You Should FRET Over Irrigation Decisions April 21, 2017 By John Daniels, agronomist, Central Region

Fine tuning irrigation scheduling based on ET and FRET can help golf facilities conserve water.

Turfgrasses lose water through evapotranspiration (ET). USGA-funded research indicates that healthy warm-season and cool-season turf requires daily replacement of about 70 percent and 80 percent of the water lost through ET, respectively. Daily ET values can be measured directly, but are typically estimated using weather station measurements of temperature, wind, relative humidity and cloud cover.

Using ET values to make irrigation scheduling decisions helps conserve water. In addition, sophisticated irrigation-control software can use ET values to automatically adjust watering cycles to further fine tune irrigation management.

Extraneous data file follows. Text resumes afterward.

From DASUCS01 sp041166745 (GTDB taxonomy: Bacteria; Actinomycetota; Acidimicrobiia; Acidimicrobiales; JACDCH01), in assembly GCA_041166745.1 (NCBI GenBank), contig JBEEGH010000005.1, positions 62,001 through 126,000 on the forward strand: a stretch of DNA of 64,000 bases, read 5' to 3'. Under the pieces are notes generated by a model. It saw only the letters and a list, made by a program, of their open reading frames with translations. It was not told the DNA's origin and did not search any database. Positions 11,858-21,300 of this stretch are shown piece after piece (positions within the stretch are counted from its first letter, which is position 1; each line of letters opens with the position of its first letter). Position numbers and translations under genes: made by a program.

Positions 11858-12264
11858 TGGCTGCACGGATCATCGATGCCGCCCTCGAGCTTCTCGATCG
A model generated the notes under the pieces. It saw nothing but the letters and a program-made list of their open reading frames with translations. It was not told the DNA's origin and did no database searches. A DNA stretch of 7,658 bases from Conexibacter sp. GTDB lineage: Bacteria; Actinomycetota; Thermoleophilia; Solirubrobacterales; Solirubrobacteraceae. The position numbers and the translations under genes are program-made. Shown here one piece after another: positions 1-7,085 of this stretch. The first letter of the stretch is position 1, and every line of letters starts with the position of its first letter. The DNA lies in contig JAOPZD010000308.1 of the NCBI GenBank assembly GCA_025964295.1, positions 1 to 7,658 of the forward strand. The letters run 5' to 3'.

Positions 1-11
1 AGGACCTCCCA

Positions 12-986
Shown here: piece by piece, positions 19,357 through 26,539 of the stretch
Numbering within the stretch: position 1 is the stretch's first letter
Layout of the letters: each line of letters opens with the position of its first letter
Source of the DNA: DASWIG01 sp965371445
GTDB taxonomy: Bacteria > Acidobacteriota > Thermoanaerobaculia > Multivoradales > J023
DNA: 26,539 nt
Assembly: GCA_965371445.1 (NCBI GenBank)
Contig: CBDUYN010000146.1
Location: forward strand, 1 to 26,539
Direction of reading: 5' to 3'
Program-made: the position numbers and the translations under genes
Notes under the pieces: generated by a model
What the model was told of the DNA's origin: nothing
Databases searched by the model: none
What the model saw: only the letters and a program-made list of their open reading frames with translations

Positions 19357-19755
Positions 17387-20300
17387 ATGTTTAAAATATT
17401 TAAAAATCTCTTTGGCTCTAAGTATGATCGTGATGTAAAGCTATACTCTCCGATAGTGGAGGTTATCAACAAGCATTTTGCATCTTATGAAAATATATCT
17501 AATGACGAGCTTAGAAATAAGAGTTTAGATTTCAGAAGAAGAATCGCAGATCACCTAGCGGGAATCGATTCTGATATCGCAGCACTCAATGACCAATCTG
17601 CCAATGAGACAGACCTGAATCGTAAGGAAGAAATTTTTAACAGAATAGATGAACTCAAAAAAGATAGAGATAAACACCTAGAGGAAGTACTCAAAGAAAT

Last year the National Weather Service began offering a forecast of reference crop evapotranspiration (FRET) that is, in essence, a prediction of future ET values. In addition to daily and weekly FRET, the difference between normal ET (based on historical data from 1980 through 2009) and FRET can be displayed. When turf managers combine information about how much water is removed from the soil through ET with predicted future losses of water – i.e., FRET – they have far more confidence that their irrigation plan makes every drop count.

To view the data, visit the National Weather Service forecast map and click on FRET in the drop-down menu.


Central Region Agronomists:

Bob Vavrek, regional director –

John Daniels, agronomist –

Zach Nicoludis, agronomist –

Information on the USGA’s Course Consulting Service 

Contact the Green Section Staff

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